Have you ever wondered what it would be like to travel to Russia? I always wanted to go but still had this fear deep down that was only heightened by the Visa process and the extremely in-depth application you have to fill out. Thoughts of, “what if my flight is cancelled and my Visa expires?” or “what if I get arrested and end up locked up abroad?”
Yes, those very thoughts and fears were racing through my mind. But when I landed and made it through customs in a breeze and started my exploration of the city, I realized my fears were a result of too many James Bond movies.
Moscow and St. Petersburg are likely the two most well-known Russian cities. Moscow has an “unofficial” population of 22 million people, and 95 percent of the money turnover occurs there making it the business hub of Russia. While Moscow hosts the majority of Russian tradeshows, there are other exhibition centers and shows popping up throughout the entire country. Sochi is even building new centers for the 2014 Olympics.
The majority of shows are in Moscow, so I’ll discuss navigating this particular city and what to expect when exhibiting here. You can choose two different airports to fly into Moscow from the U.S. The newer and more suggested airport is Domodedovo. It is undergoing a bit of construction at the moment but still is easy to navigate.
While in Domodedovo, there are ATM machines as well as cash exchanges for you to obtain the official currency, the Rouble. Today’s exchange rate with the USD is 3 cents for every Rouble.
I highly recommend arranging a car for pick up before you arrive. Your local hotel should be able to assist you with this. Taxis are available, but not in abundance, and the ride into town could be up to 3 hours depending on traffic, so it’s worth having a nice car waiting. You can even have your hotel arrange a taxi for you to and from any location you wish, if you choose not to use the subway.
The subway stations are beautiful, and you can even take guided tours of them. However, the actual train cars are not nearly as nice, but they function and are relatively inexpensive for such a pricey city. They are safe as well.
Doing business in Russia is anything but easy. There is a lot of red tape for both Russians and foreigners to do anything.
When planning for a show, it is recommended to work with a local provider that is close to the exhibition center. Due to the awful traffic situation, it can easily take hours to deliver something that is only 10 miles away. It’s very important to be extremely buttoned up on your details as well. Adding an extra chair or table could take an entire day.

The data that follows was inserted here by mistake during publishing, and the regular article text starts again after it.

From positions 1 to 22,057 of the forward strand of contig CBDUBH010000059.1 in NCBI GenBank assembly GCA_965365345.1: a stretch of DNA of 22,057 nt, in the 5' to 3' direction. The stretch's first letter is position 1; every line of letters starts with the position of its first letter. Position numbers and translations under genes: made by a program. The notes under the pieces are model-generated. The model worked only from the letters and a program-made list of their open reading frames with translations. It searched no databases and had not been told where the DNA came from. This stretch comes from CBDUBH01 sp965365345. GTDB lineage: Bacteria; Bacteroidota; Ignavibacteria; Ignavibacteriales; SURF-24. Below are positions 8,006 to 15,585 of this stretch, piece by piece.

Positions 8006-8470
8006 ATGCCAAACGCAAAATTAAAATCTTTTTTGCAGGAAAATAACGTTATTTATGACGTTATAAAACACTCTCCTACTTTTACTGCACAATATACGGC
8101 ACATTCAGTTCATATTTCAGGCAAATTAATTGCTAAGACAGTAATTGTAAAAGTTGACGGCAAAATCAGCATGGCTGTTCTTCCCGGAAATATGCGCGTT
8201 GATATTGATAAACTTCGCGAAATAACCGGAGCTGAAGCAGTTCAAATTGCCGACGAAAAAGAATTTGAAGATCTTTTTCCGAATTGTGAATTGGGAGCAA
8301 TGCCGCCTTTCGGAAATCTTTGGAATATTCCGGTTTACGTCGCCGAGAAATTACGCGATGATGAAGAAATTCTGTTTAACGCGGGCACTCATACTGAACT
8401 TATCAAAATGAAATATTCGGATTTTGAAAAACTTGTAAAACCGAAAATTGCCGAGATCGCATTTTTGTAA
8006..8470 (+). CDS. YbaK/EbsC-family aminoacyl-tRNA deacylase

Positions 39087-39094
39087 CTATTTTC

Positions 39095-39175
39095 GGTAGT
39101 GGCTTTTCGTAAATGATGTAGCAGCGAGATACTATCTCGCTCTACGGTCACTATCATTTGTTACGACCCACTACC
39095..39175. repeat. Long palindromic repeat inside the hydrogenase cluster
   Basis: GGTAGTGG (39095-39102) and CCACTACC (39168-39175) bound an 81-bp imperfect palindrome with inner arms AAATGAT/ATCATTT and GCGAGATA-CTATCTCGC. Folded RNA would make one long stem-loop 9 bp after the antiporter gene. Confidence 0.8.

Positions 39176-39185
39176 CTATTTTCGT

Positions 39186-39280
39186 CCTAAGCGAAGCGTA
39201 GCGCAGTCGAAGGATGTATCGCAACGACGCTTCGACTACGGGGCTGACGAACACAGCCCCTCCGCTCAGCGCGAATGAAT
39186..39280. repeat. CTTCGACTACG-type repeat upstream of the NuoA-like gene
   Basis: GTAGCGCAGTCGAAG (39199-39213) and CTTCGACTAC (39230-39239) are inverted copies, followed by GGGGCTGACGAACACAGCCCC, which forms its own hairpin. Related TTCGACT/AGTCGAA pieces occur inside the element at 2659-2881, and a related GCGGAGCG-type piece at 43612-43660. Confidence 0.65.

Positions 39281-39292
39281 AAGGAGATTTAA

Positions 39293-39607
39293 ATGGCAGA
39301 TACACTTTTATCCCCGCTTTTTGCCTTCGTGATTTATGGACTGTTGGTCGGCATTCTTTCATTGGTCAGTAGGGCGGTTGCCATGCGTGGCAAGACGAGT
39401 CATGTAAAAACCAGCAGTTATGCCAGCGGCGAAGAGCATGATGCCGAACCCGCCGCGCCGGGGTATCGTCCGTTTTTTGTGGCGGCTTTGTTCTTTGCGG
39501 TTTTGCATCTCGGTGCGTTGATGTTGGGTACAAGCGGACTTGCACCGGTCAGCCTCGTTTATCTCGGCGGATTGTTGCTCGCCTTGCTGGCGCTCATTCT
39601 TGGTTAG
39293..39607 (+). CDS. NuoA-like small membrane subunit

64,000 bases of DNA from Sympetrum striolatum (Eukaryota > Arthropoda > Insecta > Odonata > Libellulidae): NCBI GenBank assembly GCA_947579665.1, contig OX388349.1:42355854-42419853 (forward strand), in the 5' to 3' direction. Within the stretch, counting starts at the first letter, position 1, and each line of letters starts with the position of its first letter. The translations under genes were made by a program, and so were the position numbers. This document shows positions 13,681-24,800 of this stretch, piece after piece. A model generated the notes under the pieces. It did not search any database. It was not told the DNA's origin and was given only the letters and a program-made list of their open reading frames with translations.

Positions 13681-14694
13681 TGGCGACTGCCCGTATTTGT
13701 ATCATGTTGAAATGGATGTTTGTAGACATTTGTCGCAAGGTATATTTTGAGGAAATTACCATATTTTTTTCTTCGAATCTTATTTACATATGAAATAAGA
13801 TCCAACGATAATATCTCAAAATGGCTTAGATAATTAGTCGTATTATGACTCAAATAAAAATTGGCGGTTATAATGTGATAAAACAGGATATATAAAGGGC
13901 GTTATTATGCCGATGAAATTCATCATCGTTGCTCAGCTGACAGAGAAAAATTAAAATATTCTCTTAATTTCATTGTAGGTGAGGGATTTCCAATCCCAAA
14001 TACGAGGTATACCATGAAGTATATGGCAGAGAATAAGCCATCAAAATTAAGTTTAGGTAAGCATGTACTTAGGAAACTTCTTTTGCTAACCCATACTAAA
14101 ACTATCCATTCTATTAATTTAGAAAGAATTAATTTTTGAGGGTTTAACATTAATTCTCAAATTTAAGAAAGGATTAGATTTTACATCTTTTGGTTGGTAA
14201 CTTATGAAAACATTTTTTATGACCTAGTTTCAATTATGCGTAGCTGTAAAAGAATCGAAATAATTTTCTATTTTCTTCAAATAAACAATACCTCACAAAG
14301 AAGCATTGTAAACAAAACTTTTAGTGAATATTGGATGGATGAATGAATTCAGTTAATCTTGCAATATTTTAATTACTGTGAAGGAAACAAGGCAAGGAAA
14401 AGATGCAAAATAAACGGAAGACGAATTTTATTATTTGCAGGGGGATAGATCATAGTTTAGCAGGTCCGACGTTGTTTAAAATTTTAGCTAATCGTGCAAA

Due to rough roads, they must pack your exhibit items with extra padding and protection to avoid damage, which does mean more money. In the winter, it is so cold that items must be transported in heated vehicles or the paint finish will peel. This also means more money. When shipping anything from outside of Russia, use the show carrier, or it will likely not make it through customs in time for the show.
It is highly recommended to keep projects simple for multiple reasons:
• People work extremely slow.
• The more detailed your stand gets, the more fees that can be added.
• There is an “All Management Fee” that every job must pay, which runs an average of $4 for every square foot. This fee is to check the technical soundness of your stand and the more complex the more you pay.
• Every refrigerator must have a smoke detector purchased through the hall for about $110.
• Exhibitors must pay for an exhibit badge for the crew if they want or need people there on opening day or during the show. Work passes are only allowed on install days.
• Like other parts of the world, no wires are allowed under carpet and a raised floor is mandatory, not optional. The hall then charges a $3 per square foot subfloor fee.
As you can see, there are many random additional charges, which increase the cost of doing a show in Russia. You may also have a random charge on your estimate for grease money.
While business can be difficult at the set up, it can be managed if you are prepared and profitable if you are successful. Remember the breathtaking sightseeing when you are done. There are the must-dos like Red Square, The Kremlin, St. Basil’s Cathedral and Gorky Park. However, checking out Sparrow Hill for a beautiful view of the city, a river cruise and attending a Russian Circus are also great adventures.
Then, if you have the time, hop a short flight to St. Petersburg and check out the old capital. It’s breathtaking. Be sure to note baggage restrictions on flights within Russia. Typically, you are only allowed one bag for free.
Now, forget your travel fears from the Cold War days and enjoy yourself in Russia. It’s truly remarkable.